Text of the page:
Fried southern chicken with peach salad

Waldorf salad

Crispy skin salmon, chicken skewer, quinoa salad
and asparagus. 

Cooking from scratch not only saves huge dollars out of the budget, it is also a act of love and care for those for whom we cook.

Take care folks and stay nice.


Saturday, 4 November 2017

An Elegantly Simple Investment Plan (Australia)

Hi folks

I have received a lot of comments and have also received plenty of emails enthusing about my investment musings here on Mr Home Maker. However, many of these comments and emails also express fear and paralysis about actually investing (AKA doing it as opposed to just talking about it!).

Again, I am not a financial adviser and the information I share now is purely for your encouragement in becoming more fiscally responsible. Absolutely do your own research and analysis please.

A Simple Elegant Investment Plan for Australians

  •   50% invested in old Australian Licensed Investment Companies like Argo and/or AFIC.
  •   50% invested in Vanguard MSCI Index International Shares ETF (VGS).

That's it folks - as simple and elegant as that. Uh huh.

Happy to answer any questions on why etc in the comments below for everyone's mutual benefit.

Take care folks and stay nice.

Mr HM (Phil)

Wednesday, 1 November 2017

Who's Behind These Products?

Hi folks!

Do you like the home made Arancini balls in the picture above? With a little patience, anything can be cooked from scratch at a fraction of the broughten price.

So anyway, here is a bit of a quiz:

Question: What do all the things on this list below have in common?

Ben and Jerrys (icecream)
H&R Block (tax agents)
Calvin Klein
Westfield shopping centres
Max Factor cosmetics
Goldman Sachs
TED talks
Many generic pharmacy prescriptions
Stanley Black & Decker (power tools)
Dreamworks (movies)
Sandisk (usb memory sticks)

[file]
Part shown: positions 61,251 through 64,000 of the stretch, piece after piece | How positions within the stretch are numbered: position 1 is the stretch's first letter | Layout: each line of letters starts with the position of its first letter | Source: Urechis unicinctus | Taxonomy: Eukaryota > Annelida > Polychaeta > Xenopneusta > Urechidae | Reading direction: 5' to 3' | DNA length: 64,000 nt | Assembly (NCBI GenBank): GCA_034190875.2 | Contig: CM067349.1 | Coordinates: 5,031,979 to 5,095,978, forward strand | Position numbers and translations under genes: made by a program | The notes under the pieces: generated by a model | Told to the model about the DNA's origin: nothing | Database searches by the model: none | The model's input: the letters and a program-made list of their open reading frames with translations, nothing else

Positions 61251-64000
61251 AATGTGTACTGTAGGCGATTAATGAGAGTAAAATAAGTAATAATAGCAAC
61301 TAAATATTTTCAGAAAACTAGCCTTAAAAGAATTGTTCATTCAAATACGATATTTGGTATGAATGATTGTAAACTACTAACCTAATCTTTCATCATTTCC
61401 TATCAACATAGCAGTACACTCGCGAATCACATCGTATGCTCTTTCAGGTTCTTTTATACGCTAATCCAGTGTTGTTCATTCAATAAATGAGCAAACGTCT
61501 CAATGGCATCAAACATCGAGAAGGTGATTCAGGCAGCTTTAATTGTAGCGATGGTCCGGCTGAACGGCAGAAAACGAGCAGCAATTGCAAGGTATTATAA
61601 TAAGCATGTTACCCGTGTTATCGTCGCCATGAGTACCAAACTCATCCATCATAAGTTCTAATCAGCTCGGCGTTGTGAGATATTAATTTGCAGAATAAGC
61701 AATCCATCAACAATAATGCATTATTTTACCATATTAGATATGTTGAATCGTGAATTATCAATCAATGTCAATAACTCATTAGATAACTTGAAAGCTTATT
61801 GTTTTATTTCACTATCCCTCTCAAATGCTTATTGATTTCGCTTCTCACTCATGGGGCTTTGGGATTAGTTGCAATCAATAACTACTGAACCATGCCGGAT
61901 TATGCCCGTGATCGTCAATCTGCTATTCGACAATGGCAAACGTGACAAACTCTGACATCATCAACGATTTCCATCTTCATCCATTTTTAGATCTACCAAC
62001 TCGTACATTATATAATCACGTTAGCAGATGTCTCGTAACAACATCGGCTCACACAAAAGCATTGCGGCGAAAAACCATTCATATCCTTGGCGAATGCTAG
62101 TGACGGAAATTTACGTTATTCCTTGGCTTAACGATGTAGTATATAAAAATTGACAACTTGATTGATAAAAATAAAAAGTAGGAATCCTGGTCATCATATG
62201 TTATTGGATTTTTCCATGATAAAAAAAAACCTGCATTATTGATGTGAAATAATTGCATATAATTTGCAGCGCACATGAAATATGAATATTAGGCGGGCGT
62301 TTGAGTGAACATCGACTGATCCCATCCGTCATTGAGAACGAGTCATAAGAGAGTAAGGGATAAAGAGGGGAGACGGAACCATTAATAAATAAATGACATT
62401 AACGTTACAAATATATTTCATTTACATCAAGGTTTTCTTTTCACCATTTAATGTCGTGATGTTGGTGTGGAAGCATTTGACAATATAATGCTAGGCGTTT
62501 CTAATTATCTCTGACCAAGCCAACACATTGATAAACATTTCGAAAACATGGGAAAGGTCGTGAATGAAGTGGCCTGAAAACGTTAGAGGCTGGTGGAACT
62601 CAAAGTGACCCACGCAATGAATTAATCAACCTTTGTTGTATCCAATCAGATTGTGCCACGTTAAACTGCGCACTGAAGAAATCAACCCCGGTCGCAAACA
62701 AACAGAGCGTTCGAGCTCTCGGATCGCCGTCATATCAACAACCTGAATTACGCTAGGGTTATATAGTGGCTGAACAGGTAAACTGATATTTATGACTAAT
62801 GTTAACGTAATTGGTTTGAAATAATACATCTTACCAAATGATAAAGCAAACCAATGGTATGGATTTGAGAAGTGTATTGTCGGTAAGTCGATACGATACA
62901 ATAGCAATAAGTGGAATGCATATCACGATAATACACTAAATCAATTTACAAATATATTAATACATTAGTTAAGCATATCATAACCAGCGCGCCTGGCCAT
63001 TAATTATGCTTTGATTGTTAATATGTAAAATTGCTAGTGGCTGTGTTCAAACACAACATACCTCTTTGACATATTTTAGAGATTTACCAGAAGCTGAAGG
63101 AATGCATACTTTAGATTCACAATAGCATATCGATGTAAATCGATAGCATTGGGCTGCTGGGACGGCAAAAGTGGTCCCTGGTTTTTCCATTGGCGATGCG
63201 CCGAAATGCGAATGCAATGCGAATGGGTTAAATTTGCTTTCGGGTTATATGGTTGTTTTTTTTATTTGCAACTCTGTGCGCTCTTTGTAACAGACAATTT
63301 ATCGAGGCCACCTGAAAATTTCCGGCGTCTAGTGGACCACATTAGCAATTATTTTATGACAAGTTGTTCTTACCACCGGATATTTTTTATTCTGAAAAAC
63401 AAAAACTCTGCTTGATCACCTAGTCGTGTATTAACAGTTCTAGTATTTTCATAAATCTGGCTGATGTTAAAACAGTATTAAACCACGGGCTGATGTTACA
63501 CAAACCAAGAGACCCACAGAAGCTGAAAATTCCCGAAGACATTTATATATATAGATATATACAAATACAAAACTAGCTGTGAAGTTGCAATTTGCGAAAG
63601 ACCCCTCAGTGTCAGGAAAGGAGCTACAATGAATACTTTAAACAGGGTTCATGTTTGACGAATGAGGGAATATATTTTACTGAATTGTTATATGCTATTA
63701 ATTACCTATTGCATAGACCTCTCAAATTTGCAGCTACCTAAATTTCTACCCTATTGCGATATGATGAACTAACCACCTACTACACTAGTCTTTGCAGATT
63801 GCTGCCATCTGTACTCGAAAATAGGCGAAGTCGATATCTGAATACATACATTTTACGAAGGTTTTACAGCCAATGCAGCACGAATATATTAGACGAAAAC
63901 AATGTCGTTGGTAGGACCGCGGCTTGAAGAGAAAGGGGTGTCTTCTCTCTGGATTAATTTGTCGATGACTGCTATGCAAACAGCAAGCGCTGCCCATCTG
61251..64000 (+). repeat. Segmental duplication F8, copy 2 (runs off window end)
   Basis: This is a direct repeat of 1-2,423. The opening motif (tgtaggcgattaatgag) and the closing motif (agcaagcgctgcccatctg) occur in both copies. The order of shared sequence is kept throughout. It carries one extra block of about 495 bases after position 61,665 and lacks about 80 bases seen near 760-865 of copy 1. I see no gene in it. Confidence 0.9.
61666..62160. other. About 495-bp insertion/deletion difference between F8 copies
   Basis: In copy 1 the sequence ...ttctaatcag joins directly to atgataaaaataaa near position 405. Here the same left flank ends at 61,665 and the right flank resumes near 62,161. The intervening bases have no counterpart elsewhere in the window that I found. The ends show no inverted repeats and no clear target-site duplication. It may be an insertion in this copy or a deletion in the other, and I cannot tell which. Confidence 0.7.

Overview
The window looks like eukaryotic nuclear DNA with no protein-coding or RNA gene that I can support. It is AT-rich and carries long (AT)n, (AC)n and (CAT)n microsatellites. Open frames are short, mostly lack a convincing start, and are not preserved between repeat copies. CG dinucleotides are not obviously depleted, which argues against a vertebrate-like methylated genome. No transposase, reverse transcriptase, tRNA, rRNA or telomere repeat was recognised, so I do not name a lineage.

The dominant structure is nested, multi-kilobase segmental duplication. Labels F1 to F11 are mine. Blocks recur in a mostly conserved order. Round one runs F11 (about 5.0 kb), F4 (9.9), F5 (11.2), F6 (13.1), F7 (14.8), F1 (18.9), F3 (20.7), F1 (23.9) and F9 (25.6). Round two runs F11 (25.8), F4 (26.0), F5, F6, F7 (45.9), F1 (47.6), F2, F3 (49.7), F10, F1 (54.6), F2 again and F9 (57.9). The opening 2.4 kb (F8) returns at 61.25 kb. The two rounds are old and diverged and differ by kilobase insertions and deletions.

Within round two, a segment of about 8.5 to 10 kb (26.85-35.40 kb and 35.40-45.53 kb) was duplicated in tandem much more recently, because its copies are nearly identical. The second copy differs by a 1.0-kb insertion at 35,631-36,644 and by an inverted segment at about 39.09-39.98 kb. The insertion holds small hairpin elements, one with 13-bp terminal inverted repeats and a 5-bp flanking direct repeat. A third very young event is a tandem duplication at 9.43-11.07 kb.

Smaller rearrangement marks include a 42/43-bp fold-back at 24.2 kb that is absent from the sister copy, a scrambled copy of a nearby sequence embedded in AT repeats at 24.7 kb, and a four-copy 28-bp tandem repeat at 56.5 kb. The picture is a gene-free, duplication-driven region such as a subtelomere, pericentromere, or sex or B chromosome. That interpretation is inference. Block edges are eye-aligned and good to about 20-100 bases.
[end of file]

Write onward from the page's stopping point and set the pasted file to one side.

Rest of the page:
Max Brenner Chocolate
Power Ranger (action man toys)
Pentium and Celeron (computers)
Disney Company
Estée Lauder
Ralph Lauren
World Trade Centre (Sept 11)
Q-tips (cotton buds)
Levi (jeans)
RSS (web feed)
20th Century Fox (movies)
Carnival Cruise Liners 
Hyatt Hotel
Four Seasons (resorts and hotels)
U-Haul (removal rentals)
Jim Beam (whisky)
Visyboard (cardboard products)
Meriton (hotels/suites)
Bagels (as in bread)

Answer: They're Jewish ....owned and/or founded and/or invented.

A lovely fruit and homemade
 yoghurt breakfast

  Interestingly, the very fact that you probably will not be able to knowingly match a single Jewish name to any one of these things reveals another interesting Jewish wealth principle viz. that Jewish folk promote their product to society not themselves. Of course there are exceptions when the product is themselves e.g. Jewish actors (the list is too long to write here!)

Jews believe in the morality of business. They believe in offering a service or goods to wider society as an act of being able to genuinely fulfill the needs of society. A product well placed in the lives of others is something to be proud of.....and the money earned are just notes of appreciation for the product from those who needed it.

My office....the kitchen table

Incidentally, the list above is rather small (I was just thinking of things Australians would know) - our USA and UK readers would be able to add another 100 products to this list easily.

Take care and stay nice!

Mr HM (Phil)